According to a further embodiment of the present invention, the polymer resin used to form at least a portion of the plastic substrate is only partially cured such that it contains a residual level of unreacted monomer and oligomers. These unreacted small molecular weight species depress the glass transition temperature of the material in which they reside. The plastic substrate is then immersed into a liquid bath which is a poor swelling agent for the partially cured substrate at a temperature significantly higher than the glass transition temperature of the final product. The residual unreacted species diffuse out of the matrix into the bath, causing pores or voids to develop and raising the glass transition temperature, typically in the range of 2°-10° C. The bath temperature is preferably significantly higher than the glass transition temperature of the material after diffusion of unreacted species. The rise in glass transition temperature modifies the dynamic of the photochromic activation and deactivation processes as well as the level of darkening, i.e., the dynamic range of the optical transmission achieved at a particular temperature. At the same time, the matrix becomes more permeable to photochromic additives due to the creation of voids.
The cross link density can also be controlled to regulate the permeability of the plastic substrate. For example, an increase in cross link density results in a decrease in the permeability of the layer to additives, as well as swelling by common organic solvents such as acetone or hexane. Swelling the surface of the plastic substrate accelerates the permeation of the photochromic additives into the substrate and helps reduce processing time. Cross link density is typically controlled by controlling the degree of functionality of the resin components. For example, monomers with a greater number of reactive functional groups generally result in polymers with greater cross link density. Such monomers include bisphenol A diacrylate, ethoxylated hexame diol diacrylate and polyoxyethylene diacrylate or methacrylate with a molecular weight of 400 to 600. For further information on monomer formulations, see, e.g., Odian, Polymer Science, Wiley Interscience, 1992.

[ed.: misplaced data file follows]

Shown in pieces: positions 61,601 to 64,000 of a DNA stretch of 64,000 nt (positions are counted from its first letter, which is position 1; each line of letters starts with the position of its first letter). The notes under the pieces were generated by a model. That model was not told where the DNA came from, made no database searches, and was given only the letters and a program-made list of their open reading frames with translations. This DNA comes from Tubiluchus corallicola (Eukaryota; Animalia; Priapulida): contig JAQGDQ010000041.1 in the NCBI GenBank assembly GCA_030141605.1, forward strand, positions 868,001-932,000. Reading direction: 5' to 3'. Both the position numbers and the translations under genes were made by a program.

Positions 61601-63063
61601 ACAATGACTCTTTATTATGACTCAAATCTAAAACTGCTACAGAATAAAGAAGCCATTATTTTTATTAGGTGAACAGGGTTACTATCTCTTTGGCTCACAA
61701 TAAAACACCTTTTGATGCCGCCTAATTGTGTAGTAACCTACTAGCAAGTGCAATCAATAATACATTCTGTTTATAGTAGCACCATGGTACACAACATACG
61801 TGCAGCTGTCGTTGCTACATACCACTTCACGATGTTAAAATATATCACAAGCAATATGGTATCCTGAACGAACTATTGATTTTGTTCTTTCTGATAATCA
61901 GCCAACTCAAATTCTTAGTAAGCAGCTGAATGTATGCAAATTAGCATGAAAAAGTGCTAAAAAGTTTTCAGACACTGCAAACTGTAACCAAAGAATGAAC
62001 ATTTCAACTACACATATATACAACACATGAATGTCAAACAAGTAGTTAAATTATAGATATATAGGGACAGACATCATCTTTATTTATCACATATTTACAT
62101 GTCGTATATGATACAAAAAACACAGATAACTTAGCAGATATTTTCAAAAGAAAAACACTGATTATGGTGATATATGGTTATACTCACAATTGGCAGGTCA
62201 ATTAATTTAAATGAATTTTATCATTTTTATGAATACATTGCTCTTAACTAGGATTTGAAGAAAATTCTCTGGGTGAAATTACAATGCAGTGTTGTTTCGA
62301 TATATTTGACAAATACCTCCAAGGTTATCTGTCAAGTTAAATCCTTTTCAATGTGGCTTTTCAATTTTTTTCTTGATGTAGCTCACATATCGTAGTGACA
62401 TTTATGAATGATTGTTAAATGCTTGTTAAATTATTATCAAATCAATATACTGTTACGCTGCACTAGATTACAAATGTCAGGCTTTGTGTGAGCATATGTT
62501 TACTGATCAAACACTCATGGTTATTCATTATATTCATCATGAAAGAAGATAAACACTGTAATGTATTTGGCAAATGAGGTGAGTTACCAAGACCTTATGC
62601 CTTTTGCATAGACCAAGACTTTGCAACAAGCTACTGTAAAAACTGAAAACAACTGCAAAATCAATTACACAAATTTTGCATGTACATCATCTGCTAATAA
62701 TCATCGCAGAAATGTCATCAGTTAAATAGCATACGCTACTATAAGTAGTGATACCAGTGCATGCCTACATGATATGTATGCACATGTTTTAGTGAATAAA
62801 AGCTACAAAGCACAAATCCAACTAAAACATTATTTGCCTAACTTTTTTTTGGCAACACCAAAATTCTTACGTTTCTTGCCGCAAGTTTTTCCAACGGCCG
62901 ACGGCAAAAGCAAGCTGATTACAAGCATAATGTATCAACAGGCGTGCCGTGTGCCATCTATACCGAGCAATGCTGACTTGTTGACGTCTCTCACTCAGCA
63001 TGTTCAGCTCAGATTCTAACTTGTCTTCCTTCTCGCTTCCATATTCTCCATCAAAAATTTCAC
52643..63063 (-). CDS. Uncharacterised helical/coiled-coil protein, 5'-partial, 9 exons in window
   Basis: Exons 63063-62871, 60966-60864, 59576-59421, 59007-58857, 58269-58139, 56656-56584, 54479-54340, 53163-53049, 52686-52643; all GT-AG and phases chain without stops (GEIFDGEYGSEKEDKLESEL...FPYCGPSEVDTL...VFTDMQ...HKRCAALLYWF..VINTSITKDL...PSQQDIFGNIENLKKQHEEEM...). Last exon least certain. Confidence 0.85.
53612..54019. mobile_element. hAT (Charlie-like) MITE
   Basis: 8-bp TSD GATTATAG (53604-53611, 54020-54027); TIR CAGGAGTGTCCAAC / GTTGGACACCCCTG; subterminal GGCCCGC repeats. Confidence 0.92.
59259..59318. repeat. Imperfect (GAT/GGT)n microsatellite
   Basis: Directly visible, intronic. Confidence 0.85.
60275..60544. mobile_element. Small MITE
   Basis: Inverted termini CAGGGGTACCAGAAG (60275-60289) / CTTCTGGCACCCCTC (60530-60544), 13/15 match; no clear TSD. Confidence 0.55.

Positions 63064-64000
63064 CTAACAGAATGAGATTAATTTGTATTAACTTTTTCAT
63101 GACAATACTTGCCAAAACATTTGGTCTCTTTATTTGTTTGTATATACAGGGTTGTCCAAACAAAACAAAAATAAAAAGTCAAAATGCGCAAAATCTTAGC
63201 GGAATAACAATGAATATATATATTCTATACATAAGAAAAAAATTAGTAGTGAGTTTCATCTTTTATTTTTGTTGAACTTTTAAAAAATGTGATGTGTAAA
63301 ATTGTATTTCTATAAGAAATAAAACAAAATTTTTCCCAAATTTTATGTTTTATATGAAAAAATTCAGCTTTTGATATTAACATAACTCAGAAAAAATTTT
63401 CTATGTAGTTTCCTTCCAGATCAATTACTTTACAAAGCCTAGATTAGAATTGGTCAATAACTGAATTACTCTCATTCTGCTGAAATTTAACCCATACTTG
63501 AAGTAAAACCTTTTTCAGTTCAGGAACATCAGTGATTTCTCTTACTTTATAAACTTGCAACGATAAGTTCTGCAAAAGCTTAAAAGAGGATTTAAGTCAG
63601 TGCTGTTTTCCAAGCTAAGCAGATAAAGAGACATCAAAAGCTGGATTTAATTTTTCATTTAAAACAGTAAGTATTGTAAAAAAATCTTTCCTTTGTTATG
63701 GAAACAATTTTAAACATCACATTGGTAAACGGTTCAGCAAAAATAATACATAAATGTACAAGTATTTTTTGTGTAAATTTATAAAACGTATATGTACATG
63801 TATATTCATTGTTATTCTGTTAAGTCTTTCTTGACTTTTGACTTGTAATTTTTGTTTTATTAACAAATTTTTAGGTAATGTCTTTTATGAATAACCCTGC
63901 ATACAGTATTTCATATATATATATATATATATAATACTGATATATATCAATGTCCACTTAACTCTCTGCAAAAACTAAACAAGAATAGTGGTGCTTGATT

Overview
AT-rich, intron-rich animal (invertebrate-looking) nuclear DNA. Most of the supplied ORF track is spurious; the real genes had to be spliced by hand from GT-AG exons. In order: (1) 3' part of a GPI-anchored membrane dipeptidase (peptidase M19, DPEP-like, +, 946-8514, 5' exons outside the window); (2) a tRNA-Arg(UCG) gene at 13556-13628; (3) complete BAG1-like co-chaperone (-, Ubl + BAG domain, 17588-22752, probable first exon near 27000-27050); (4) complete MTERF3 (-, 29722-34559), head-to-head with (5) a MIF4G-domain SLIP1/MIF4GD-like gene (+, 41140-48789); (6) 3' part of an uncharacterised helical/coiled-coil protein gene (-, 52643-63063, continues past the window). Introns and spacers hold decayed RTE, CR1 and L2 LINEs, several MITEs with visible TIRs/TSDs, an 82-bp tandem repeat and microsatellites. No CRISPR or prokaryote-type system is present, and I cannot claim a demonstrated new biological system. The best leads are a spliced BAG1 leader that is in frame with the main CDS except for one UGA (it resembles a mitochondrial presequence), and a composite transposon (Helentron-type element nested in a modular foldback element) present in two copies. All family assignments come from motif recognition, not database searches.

It is also possible to enhance diffusion by only partially curing the plastic substrate prior to the diffusion of additives. After diffusion, the cure of the plastic substrate is completed to increase the degree of cross linking.
The monomer formulations previously discussed are typically photopolymerized using photoinitiators such as bisdimethoxybenzoyl trimethylpentyl phosphine oxide (BAPO, available from Ciba Geigy Corp), 1-Hydroxy cyclohexyl phenyl ketone (Irgacure 184, available from Ciba Geigy Corp), or 2-hydroxy, 2-methyl, 1-phenyl propane (Durcure 1173, available from Ciba Geigy). Alternatively the monomer formulation may be thermally polymerized using an organic peroxide, hydroperoxide, percarbonate, peracetate, or an azo derivative as a thermal polymerization initiator. Examples are benzoyl peroxide, 2,2' azobisisobutyronitrile, or diisopropyl percarbonate.
Antioxidants, such as thiodiethylene bis(hydrocinnamide) (Irganox 1035, available from Ciba Geigy Corp) or bis (1,2,2,6,6,-pentamethyl-4-piperidyl sebacate) (Tinuvin 292, available from Ciba Geigy Corp), may also be included in the monomer formulation.